AS QUIET AS IT HAS BEEN KEPT…FACING RACISM IN SF
I woke up this morning realizing I had to write to this page. Just my thoughts and I’m and not trying to stir the pot. These recent few weeks have been intense. Past memories have surfaced.
I can’t be silent anymore.
As quiet as it’s been kept.
Last Sunday during a family call I got more details from my brothers and nephews – all who attended catholic schools in San Francisco and the Bay Area about their stories of getting stopped and frisked while driving home or wherever in SF growing up. Sometimes they were let go as soon as they stated their full name and because of their name recognition “ Toler” Were they the 1% lucky one’s sort of right. But, most people don’t have that benefit!!!
My brothers poignantly and painfully recounted the dozens and dozens of times they and/or their friends were pulled over – scrutinized intimidated and released- as if it was yesterday… My nephew stopped 14 times and counting on his way home passing through Orinda, CA. 100% of the time they were let go never cited because they were stopped for no apparent reason.
My Dad was an Educator and Police Commissioner in the city — that never stopped the racism he encountered . He continued to stand on the right side and do his best. He did not complain he just kept it in. My Mom was also an educator and a counselor in SF . We were raised on the premise that everything is possible, accepting all,treating everyone equal , the difference between right from wrong, honesty , integrity, fairness and equality and no bullying . I have multi- international in-laws , nieces ,and nephews who accept and honor their biracial identities.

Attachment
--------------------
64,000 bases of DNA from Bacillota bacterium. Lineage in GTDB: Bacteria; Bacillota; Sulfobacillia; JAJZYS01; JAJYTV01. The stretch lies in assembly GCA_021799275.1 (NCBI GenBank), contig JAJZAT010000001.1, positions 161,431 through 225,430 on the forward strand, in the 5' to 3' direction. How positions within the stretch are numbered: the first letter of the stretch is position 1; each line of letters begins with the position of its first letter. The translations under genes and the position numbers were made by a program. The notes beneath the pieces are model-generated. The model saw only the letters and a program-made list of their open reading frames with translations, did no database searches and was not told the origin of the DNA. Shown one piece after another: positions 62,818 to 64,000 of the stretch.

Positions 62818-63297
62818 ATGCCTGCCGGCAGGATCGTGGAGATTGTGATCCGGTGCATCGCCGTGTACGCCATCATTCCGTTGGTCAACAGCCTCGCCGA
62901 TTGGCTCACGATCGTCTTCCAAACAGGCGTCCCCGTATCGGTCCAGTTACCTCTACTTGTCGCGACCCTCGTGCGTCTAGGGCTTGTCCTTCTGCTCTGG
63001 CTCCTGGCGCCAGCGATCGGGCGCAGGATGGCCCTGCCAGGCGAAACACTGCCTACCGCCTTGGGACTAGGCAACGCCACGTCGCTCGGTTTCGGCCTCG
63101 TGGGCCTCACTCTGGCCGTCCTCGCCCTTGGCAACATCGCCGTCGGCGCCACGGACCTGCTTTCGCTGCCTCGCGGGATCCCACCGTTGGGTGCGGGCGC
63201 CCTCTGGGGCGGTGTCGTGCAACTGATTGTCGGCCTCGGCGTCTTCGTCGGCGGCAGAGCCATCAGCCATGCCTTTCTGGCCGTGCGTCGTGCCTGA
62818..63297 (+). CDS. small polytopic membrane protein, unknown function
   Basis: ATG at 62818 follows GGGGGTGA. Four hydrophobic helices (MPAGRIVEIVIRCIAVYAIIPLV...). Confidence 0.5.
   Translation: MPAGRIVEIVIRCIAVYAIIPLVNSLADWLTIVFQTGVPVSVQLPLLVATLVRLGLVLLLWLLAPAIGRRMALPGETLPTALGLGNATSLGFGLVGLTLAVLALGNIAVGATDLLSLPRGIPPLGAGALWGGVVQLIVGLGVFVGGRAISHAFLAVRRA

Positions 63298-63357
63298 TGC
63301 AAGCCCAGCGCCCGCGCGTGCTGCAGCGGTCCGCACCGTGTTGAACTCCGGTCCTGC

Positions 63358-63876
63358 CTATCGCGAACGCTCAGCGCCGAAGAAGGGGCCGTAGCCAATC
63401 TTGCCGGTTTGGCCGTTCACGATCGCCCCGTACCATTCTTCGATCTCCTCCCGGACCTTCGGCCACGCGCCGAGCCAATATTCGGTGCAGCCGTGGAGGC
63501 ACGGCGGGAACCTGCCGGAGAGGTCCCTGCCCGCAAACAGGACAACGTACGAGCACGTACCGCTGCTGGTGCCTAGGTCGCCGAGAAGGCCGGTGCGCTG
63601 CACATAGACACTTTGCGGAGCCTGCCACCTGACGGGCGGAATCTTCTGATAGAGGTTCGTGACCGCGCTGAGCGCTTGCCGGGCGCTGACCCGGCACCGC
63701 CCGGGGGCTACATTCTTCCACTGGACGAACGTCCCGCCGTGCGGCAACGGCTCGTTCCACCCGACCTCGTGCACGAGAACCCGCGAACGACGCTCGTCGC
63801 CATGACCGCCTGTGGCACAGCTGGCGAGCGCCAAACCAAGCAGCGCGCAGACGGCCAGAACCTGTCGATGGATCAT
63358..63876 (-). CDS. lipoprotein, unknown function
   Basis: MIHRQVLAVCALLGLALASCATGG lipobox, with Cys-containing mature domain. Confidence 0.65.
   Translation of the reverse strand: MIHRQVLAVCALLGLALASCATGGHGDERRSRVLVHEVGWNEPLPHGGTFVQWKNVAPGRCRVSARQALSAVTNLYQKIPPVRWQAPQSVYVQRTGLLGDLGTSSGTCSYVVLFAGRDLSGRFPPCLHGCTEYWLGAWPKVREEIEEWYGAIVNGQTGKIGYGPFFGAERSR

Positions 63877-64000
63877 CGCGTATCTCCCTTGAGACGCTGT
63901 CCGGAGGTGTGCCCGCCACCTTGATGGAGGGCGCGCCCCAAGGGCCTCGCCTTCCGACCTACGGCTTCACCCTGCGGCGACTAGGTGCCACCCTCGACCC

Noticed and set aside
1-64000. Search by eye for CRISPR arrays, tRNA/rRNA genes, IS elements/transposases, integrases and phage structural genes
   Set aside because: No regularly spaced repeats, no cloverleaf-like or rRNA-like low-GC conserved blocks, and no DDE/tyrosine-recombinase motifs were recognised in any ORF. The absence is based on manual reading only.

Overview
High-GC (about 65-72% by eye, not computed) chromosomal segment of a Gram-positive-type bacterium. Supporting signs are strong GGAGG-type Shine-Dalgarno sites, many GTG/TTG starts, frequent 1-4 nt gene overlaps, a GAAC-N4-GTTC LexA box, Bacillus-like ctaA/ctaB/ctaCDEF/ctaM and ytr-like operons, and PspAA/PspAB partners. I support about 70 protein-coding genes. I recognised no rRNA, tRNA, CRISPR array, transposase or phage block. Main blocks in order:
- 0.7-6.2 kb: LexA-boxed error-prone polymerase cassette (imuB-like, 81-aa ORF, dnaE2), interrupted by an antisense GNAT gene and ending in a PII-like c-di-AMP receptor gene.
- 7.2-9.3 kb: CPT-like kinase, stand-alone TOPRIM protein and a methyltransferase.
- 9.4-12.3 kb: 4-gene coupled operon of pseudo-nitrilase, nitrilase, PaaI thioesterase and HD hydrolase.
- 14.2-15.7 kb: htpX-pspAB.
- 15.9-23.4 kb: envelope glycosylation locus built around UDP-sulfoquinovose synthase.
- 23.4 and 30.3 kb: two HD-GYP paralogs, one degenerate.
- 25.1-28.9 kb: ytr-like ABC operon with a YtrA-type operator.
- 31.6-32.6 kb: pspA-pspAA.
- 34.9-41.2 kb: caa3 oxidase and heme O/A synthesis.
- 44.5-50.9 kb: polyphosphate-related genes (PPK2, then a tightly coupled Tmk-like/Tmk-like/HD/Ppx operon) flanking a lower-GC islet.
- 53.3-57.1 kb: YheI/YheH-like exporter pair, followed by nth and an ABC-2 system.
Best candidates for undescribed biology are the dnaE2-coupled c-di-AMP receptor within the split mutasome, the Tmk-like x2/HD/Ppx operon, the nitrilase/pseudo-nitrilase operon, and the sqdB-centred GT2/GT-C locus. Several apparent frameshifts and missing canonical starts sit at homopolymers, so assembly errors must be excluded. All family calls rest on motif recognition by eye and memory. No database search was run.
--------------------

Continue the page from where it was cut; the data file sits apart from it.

Every school I attended and every job I have had I have faced racism. I use my voice. Many friends in school often told me “I see what’s going on and it’s wrong I agree but I must remain silent …”. Or You should have won for student body President but you are black so I could not vote for you.”
Every African American person I know has encountered racism at various stages of their life and every black man I know has been stopped while driving “ black”.
Try and understand the history of why the death of George Floyd exposed so much more about inequities in this world afflicting African Americans. The cork was just released from the boiling teapot.
Listen to the Rev. Al Sharpton he got it right in my opinion
Or what Kareem Abdul said:
As we move forward in this chaotic USA I’m going to live by what my parents instilled in me. I’m glad I had the opportunity to attend a catholic school in SF. I forged friendships that I still have today and my brothers and sisters did too.
All I’m saying to you is that you can’t judge a book by its cover. Even though your life may not be affected by the plight of people of color know that we all are the mirrors for the children and they watch and repeat every
thing they see.
Last week I needed to get grounded and read some old notes and quotes my Dad wrote on Giving Children a clear sense of direction in 1971:
I see it as something for all ages.
Ten Traits of Character by Burl Toler :
1. Self- Discipline
Some of my Dad’s memorable quotes include:
• “Don’t let other people determine how you act.”
• “Do your best and your best will be good enough”
• “Do the right thing”
• “Children learn most of their first character lessons in the home”
• “If you can show me a man who has never made a mistake, I will show you a man who has never made a decision”
• “Treat people the way you want to be treated”